NZXT Rogue Case Review
By Gabriel Torres on May 13, 2009
Rogue from NZXT is a hybrid steel/aluminum small form factor case targeted to gamers, but we do believe that regular users may be interested in building a PC using this case due to its compact size and high quality.
Even though it only accepts microATX motherboards due to its reduced size, the positioning of the internal bays allows you to install high-end video cards up to 11 ½” (29 cm) long. Other features make this a good choice for gamers: its compact size makes it easier to carry the computer around; very robust construction; aluminum parts that help reducing the weight; support for five 120 mm fans; and the carrying strap that comes with the product.
NZXT Rogue is available in two choices of color (black or silver) and two choices of color for the rear fan and front panel LED’s (red or blue). We reviewed the black version.
As you can see, this case has a thick aluminum door. In Figure 3, you can see the case with its door opened. The front panel uses an even thicker aluminum sheet and there you will find two 5.25” external bays and one 3.5” external bay.
In Figure 4, you can see the connectors available on the front of the case. The good news is that you can access them even with the door closed. The two USB ports, however, are too close to each other, preventing you from installing two “fat” USB devices at the same time. There is an eSATA port, which is terrific, but no FireWire port.
Usually small form factor cases the left, right and top panels are connected together using a single metal sheet. On Rogue, however, these three panels are independent and to open the case you must remove the top panel (which is attached to the rear panel using a thumbscrew), not the side panel like it happens on regular tower cases.
The top panel features an acrylic window and is manufactured using a thin aluminum sheet.
The rear panel, on the other hand, is made from steel, like the internal frame where the disk drive bays are attached to and the bottom panel. There you can find a 120 mm fan that glows when turned on (red or blue, depending on your choice when buying the case) and four expansion slots. It comes with a frame for the power supply and you need to install the power supply to this frame before installing the power supply to the case. If you power supply doesn’t fit the case you can use an extender that comes with the case and makes 1” (2.5 cm) of the power supply to be located outside the case. The motherboard tray is removable, what helps a lot building a PC on such a small case, and is attached to the rear panel using thumbscrews.
Before opening the case, we’d like to show the carrying straps that come with Rogue, which is a terrific option if you want to carry your PC around.
In Figure 9 you have an overall look from the interior of this case with its top panel removed. If you pay close attention you will notice the two screws that hold each side panel to the case. You can easily remove these screws in order to remove the side panels, which is a great option to help you building your PC and installing more fans.
Rogue comes with one 120 mm fan on each side, with a space for installing another fan. Thus it comes with three 120 mm fans with space for installing two more.
The fans are configured on a different way and you must pay attention when adding extra fans. The fan from the right panel works under ventilation mode, i.e., pushing air from outside the case to the inside. This fan comes with a dust filter and so do the space for installing the extra fan on this panel. The fan from the left panel, however, works under exhaustion mode, i.e., pulling air from inside the case to the outside. This fan and the space to install another fan on the left panel do not feature dust filters. When adding the extra fan you have to install it with the correct airflow direction.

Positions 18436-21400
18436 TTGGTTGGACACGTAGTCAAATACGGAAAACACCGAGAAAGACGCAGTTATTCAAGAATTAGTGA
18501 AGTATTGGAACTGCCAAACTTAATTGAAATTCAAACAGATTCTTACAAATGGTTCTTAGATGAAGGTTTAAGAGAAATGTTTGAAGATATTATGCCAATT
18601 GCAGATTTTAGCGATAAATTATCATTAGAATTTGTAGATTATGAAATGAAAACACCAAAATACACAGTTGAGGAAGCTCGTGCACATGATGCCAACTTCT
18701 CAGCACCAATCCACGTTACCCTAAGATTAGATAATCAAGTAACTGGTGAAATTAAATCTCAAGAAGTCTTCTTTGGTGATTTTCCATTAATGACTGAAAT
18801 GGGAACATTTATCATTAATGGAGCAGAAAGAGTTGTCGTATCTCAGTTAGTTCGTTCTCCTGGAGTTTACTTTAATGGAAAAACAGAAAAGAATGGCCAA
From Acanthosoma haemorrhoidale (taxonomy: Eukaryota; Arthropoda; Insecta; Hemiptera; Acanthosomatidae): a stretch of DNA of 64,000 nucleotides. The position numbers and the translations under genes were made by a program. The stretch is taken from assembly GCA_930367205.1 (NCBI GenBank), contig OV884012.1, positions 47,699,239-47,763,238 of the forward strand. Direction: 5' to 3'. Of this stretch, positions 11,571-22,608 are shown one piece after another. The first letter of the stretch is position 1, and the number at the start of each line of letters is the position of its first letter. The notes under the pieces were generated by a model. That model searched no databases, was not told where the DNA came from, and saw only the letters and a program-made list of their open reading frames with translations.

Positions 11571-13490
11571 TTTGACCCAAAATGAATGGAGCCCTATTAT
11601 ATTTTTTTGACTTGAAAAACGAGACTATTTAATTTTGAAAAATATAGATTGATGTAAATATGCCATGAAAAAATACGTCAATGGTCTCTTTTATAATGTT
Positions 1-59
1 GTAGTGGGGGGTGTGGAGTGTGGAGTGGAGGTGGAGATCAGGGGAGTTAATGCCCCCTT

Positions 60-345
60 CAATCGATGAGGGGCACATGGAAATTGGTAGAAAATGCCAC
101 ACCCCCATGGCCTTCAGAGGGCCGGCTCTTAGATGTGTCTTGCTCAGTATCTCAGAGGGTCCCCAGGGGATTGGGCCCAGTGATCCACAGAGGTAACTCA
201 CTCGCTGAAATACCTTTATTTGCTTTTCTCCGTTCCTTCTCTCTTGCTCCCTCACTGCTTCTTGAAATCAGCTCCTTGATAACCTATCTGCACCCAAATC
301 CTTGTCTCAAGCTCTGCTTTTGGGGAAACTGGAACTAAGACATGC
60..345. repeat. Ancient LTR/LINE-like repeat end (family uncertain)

This case does not come with any speed control for the fans and they all use a regular peripheral power plug, so you cannot connect them to the motherboard in order to monitor their speed. NZXT also does not publish any information about speed, airflow and noise level from the fans used.
The side panels, by the way, are made of aluminum.
As mentioned, on Rogue you can remove the motherboard tray – which is also manufactured in aluminum –, which helps a lot building your PC, especially on a small case like this. Rogue uses regular screws to fasten daughterboards and we think a case with this construction quality deserved thumbscrews here.
In Figure 12, you can see Rogue with the top and side panels and the motherboard tray removed.
As mentioned, this case has two external 5.25” bays and one 3.5” external bay. It also has four internal 3.5” bays, two located on each side from the case. Thus you can install up to four or five (if you are not using a floppy disk drive or memory card reader) hard disk drives on Rogue. Drives must be installed using regular screws.
NZXT Rogue case main specs include:
* Researched at Shopper.com on the day we published this review.
NXZT Rogue is a small form factor case targeted to gamers that like to go to LAN parties and users that want a small high-end case. Here is a summary of what we found about this case.
In summary, this is a good case for gamers and users that want a small yet high-end case. You have to carefully research prices before buying, though. As of today, prices are crazy at Newegg.com. The black model with red fan is quoted at USD 150, however the same model with blue fan is being sold for USD 100. And if you like the silver model, you can have it for only USD 90.